Astros routed by Tribe after another brief start
HOUSTON -- Taking the mound on the eve of the anniversary of the magical perfect game he threw last year against the Mariners, Astros right-hander Philip Humber was anything but perfect Saturday night. And he wasn't alone.
Humber recorded an out to start the game before allowing the next nine batters to reach base and eight to score, opening the floodgates for the Indians, who scored early and often to snap a five-game losing streak with a 19-6 win over the Astros at Minute Maid Park.
The 19 runs allowed by Astros pitchers tied for the second-most allowed in team history, three shy of the club record of 22 set in 1987 against the Cubs at Wrigley Field. It tied the club record for most runs allowed in a home game.
"It's not fun," Humber said. "It's not what you planned on and not what you worked for. It's just one of those nights. I'll get them next time."
The Indians bashed out 22 hits -- their most in four years -- and got home runs from Mark Reynolds, Carlos Santana and Jason Giambi. The Tribe scored eight in the first against Humber and six more times in the second inning against reliever Dallas Keuchel to take a 14-0 lead, and they had built an 18-6 lead in the fourth before the Astros' bullpen righted the ship.
"It's always tough when you fall behind early, but at the same time, you don't want to concede anything," Astros manager Bo Porter said. "I've seen some crazy things happen in this game. We had a 9-0 lead against the Braves last year in Washington and ended up losing the game, because you never know. The same way they had three consecutive big innings, that could happen on your end, and before you know it, you've got a ballgame. You have to play out the string."
Humber (0-4), who had pitched well in his first three starts but had received no run support, became the third Astros starter in the last five games to not survive the first inning in the shortest starts of their careers. Erik Bedard went one-third of an inning Monday in Oakland, and Bud Norris threw two-thirds of an inning Wednesday.
"It's hard on the bullpen," Humber said. "We haven't exactly held up our end of the bargain the last week or so. We have to pick it up as starters, but I'm really proud of the guys for just battling. It would have been easy to lie down after the first inning, but the hitters kept going out there and having good at-bats and kept playing hard. That's all you can ask for."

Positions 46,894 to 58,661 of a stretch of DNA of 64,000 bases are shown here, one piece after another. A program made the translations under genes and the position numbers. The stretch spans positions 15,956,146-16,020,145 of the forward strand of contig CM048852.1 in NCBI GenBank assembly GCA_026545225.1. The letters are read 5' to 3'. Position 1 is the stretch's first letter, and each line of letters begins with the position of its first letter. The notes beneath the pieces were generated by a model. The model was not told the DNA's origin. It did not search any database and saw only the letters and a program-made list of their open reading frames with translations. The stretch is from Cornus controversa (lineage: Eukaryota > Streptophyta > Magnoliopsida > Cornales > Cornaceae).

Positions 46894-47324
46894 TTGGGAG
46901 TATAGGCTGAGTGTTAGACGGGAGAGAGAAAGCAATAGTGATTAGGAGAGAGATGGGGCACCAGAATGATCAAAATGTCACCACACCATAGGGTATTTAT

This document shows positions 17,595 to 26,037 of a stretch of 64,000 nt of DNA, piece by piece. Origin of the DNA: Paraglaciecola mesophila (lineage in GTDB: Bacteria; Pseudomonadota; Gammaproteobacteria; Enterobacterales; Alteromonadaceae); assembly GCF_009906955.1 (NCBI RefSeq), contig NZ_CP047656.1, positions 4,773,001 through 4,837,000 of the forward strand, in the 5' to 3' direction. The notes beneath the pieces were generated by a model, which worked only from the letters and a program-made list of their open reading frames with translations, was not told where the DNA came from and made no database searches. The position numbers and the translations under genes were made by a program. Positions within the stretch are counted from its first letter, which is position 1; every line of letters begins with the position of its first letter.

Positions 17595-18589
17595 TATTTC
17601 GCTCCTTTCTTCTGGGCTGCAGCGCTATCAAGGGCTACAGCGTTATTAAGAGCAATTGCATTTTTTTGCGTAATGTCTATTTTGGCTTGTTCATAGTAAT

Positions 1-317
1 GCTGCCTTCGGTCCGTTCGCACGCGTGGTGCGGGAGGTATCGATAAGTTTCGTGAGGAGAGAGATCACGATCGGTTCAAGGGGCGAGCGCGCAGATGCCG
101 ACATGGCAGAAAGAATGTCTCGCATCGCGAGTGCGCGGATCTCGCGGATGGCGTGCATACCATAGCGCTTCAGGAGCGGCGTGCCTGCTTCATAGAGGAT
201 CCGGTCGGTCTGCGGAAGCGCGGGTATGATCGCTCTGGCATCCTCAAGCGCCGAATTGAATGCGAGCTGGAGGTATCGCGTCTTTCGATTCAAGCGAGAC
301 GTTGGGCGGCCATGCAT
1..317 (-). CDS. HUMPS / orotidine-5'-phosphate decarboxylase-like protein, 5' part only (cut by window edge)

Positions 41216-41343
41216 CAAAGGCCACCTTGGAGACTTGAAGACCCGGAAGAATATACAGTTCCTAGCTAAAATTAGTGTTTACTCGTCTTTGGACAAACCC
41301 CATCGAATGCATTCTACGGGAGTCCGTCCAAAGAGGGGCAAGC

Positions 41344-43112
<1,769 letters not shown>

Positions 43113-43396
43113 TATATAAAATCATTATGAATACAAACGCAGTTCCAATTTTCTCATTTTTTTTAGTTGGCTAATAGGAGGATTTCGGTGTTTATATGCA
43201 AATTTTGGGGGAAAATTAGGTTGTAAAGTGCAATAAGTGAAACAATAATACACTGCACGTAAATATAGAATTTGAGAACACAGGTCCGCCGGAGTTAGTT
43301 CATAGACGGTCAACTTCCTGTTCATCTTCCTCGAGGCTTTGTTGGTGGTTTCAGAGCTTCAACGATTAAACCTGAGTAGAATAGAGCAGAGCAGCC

Astros rookie relief pitcher Paul Clemens put the brakes on the Indians by throwing 3 1/3 scoreless innings and prevented what could have been a record offensive night for Cleveland. He helped save the bullpen in the process.
"It was very much needed," Porter said. "When you get into a game like this, the last thing you want to do is go through your entire bullpen, and Paul did a tremendous job of saving the rest of the bullpen and us not having to use [Jose] Veras and [Hector] Ambriz and Wesley Wright, and puts us in a good position tomorrow. There's always small victories, even in defeat, and Paul Clemens did a great job saving the rest of the bullpen."
Despite the huge lead, Indians left-hander Scott Kazmir -- making his first appearance in the Major Leagues since April 3, 2011 -- couldn't last long enough to get the win. He went only 3 1/3 innings and was yanked after 89 pitches after allowing six runs, seven hits and three walks.
"I thought they would be a lot more aggressive," he said. "The first time out there just got the best of me. Maybe I was trying to trick them."
The Astros scored three times in the second, including a two-run homer by Brandon Barnes, but it was far from enough. They tagged Kazmir for three in the third to cut the lead to 15-6, including a homer by Brandon Laird, but the Indians tacked on three more against Travis Blackley in his Astros debut to stretch the lead to 18-6 in the fourth.
Jose Altuve had a pair of hits for the Astros for his eighth multi-hit game, but another short outing by a starter put the Astros in an insurmountable hole.
"This is what you call a bump in the road, and it happens throughout the rotation," Porter said. "It happens that we've had three of our last five guys go out and run into trouble early in the game, and again I give credit to our bullpen for the work in which they've put in throughout this whole process. When those guys have gotten into trouble, we've managed to make it through the games and at the same time not burn the bullpen, and come back the next day in a good position to compete in that game as well."